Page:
7. Rosetta Orbiter Spectrometer for Ion and Neutral Analysis (ROSINA): This scientific instrument contains two sensors which will help in ascertaining the composition of the comet’s ionosphere and atmosphere, as well as the velocities of electrified gas particles.

    8. Rosetta Plasma Consortium (RPC): RPC has five sensors which will monitor any activity of the comet, study its interactivity with the solar wind, measure the properties of the comet’s nucleus and analyze the structure of the inner coma.

    9. Radio Science Investigation (RSI): This instrument will study the solar corona during the period when the Rosetta spacecraft passes behind the sun (as seen from Earth). The RSI will also measure the density, gravity and mass of the comet’s nucleus. The RSI will define the comet’s orbit as well as analyze the comet’s inner coma.

    10. Ultraviolet Imaging Spectrometer (ALICE): The Ultraviolet Imaging Spectrometer will detect the abundance of noble gases in the comet’s core by using a range of caesium iodide and potassium bromide photo cathodes. It will also provide crucial information on the nucleus’ surface composition and measure the comet’s production rates of carbon monoxide/dioxide and h0.

    11. Visible and Infrared Mapping Spectrometer (VIRTIS): VIRTIS will classify the comet gases, and differentiate the physical conditions of the comet’s coma. It will also analyze the nucleus’ surface temperature.

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    The Scientific Instruments of the 100-kilogram Rosetta Lander

    1. Alpha Proton X-ray Spectrometer (APXS): This instrument detects X-rays and alpha particles which provide data on the fundamental composition of the comet’s surface. The APXS will be lowered within 40 mm of the ground.

    2. Rosetta Lander Imaging System (ÇIVA / ROLIS): The Lander imaging system of the Rosetta spacecraft has six micro-cameras that have similar characteristics. The identical cameras will capture panoramic images of the comet’s surface. The CIVA has a spectrometer which studies the texture, composition and the reflectivity of samples collected from the surface of the comet.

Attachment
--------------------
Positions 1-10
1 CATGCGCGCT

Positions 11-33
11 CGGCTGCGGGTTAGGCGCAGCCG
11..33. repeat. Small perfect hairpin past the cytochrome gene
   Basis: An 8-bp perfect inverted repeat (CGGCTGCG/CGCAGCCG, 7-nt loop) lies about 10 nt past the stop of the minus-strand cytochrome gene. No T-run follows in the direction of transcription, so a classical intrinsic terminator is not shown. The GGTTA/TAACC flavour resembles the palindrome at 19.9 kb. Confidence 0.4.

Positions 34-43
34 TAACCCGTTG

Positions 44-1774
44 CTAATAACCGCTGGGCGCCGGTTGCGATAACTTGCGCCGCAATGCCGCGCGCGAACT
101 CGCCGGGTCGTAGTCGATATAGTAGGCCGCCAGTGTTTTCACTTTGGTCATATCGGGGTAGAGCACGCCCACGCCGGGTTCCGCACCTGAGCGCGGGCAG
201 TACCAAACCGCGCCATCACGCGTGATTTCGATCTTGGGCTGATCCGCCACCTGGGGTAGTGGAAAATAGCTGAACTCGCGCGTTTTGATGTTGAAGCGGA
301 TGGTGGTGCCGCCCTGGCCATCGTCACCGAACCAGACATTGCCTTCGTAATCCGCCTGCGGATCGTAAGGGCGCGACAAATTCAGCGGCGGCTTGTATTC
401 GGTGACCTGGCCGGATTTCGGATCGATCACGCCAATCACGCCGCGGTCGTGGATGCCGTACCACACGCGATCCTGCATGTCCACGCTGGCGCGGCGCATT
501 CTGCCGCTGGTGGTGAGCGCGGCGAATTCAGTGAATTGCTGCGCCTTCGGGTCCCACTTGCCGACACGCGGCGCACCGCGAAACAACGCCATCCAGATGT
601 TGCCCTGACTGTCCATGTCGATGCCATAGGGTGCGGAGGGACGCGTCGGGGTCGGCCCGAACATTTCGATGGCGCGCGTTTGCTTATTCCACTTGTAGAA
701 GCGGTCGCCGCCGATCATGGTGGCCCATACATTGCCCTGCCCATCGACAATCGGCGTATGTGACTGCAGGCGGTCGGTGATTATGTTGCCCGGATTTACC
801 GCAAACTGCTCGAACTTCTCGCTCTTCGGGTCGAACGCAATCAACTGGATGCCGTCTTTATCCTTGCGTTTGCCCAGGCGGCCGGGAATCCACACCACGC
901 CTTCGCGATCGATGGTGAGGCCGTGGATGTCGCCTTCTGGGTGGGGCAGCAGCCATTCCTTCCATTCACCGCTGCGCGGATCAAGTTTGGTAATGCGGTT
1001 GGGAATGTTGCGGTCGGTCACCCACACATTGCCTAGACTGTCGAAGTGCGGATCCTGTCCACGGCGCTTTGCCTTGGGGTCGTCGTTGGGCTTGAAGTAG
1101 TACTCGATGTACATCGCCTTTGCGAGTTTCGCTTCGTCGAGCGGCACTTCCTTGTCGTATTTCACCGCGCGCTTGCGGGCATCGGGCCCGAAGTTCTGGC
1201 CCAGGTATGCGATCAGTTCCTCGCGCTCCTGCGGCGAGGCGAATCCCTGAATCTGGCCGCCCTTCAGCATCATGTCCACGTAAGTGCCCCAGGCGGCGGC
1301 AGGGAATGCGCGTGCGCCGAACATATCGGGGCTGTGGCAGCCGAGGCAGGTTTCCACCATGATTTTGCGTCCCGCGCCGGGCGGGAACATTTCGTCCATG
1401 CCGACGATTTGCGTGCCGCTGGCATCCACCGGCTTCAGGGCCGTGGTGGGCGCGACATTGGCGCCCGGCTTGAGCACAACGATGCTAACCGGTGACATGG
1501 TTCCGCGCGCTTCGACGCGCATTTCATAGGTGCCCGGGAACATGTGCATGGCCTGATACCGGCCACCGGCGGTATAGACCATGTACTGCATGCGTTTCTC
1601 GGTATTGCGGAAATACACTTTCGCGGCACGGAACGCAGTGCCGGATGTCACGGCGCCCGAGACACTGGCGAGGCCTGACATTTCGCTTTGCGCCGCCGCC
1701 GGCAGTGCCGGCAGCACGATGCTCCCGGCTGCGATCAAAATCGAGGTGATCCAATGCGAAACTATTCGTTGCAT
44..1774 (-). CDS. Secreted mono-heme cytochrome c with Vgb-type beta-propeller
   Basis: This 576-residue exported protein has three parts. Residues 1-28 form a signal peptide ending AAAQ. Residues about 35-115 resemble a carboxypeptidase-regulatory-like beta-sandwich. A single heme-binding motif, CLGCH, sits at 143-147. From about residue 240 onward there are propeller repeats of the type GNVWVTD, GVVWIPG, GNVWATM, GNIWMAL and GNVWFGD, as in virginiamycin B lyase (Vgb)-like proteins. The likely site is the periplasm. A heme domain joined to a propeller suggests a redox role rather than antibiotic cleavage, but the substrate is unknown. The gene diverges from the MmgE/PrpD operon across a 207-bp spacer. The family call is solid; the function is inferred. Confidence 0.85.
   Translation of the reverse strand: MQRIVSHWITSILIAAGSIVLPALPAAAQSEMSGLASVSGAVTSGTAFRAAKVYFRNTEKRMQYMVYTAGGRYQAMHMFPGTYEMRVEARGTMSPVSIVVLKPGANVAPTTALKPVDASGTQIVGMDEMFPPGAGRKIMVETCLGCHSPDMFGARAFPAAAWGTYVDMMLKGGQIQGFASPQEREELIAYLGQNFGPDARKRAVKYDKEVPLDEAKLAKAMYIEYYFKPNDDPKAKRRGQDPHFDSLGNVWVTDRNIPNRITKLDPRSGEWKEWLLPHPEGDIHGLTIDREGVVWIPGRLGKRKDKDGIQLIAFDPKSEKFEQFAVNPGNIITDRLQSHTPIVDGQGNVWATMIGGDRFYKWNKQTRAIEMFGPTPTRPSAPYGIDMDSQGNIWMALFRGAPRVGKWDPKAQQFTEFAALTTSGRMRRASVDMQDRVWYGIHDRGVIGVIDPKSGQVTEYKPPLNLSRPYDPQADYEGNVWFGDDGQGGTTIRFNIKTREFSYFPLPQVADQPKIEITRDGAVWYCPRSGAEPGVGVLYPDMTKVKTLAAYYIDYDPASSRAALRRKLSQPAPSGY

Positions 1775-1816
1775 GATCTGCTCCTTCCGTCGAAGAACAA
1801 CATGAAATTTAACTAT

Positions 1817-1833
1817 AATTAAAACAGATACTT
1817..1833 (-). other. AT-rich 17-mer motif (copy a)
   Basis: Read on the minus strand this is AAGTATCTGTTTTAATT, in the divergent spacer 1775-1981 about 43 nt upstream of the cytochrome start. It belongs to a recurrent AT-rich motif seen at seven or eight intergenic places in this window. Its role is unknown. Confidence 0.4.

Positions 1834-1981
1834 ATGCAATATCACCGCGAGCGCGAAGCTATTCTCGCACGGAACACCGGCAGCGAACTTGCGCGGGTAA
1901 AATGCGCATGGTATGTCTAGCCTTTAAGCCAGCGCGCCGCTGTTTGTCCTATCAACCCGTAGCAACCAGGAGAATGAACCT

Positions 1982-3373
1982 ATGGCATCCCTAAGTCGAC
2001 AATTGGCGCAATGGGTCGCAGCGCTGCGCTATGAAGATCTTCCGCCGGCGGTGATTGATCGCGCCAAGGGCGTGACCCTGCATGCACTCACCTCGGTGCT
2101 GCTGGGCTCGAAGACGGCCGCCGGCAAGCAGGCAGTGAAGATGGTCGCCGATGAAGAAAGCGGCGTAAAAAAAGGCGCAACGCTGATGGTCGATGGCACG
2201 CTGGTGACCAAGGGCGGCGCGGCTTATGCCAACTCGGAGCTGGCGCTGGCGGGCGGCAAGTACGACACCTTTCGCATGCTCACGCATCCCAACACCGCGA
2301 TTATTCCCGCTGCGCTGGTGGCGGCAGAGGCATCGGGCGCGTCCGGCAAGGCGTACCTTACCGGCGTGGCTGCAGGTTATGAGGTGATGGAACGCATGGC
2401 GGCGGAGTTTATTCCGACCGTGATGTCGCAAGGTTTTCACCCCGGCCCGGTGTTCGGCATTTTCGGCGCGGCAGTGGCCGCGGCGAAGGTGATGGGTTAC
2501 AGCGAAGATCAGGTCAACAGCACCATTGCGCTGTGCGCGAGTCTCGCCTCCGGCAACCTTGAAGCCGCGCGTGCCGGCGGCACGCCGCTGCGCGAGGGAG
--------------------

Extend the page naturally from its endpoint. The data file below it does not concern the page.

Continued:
3. Comet Nucleus Sounding (CONSERT): CONSERT analyzes the internal structure of the nucleus.

    4. Cometary Sampling and Composition experiment (COSAC): this instrument will perform EGA or evolved gas analysis. COSAC will analyze the elemental and molecular composition of gases and detects and analyzes the complex organic molecules from them.

    5. Evolved Gas Analyzer (MODULUS PTOLEMY): MODULUS PTOLEMY is the second gas analyzer which will acquire precise amounts of isotopic ratios of light elements.

    6. Multi-Purpose Sensor for Surface and Subsurface Science (MUPUS): It probes the surface of the comet and derives mechanical and thermal characteristics of the comet’s surface. It uses sensors on the Landers anchor to probe the surface.

    7. RoLand Magnetometer and Plasma Monitor (ROMAP): ROMAP will combine a plasma monitor and a magnetometer. It will study the interaction between comet and solar wind.

    8. Sample and Distribution Device (SD2): SD2 is a sample and distribution device collects samples and delivers them to for microscopic inspection. The SD2 will drill more than 200 mm into comet’s surface and collect samples.

    9. Surface Electric Sounding and Acoustic Monitoring Experimen (SESAME): This scientific instrument consists of three instruments viz. the Dust Impact Monitor, the Permittivity Probe and the Cometary Acoustic Sounding Experiment. The main goal of this instrument is to analyze the comet nucleus’ surface. The results will be of utmost importance to scientists as it will help them to develop a model to understand the formation of the comet and the solar system.

    Rosetta Flyby’s:

    The Rosetta spacecraft brushed the Earth’s orbit on the 4th of March, 2005 and again on the 13th of November, 2007. The Mars fly-by occurred on the 25th of February 2007, but the most important fly-by occurred on the 5th of September, 2008 when it passed close to asteroid Stein with the intention of taking accurate measurements of the asteroid’s size and also to take images and spectra for drawing conclusions about its composition. The second article in this series gives more in-depth information about the Steins Flyby.

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    Image reference:

The International Rosetta Mission History and Current Events

The Rosetta space probe was launched by the European Space Agency with the objective of rendezvousing with a comet and placing a lander on it in 2014. Recently it passed by a small asteroid, Steins, and provided some very useful data
  1. The Rosetta Mission (Part 1): History and Mission Objectives
  2. The Rosetta Mission (Part 2): Steins Flyby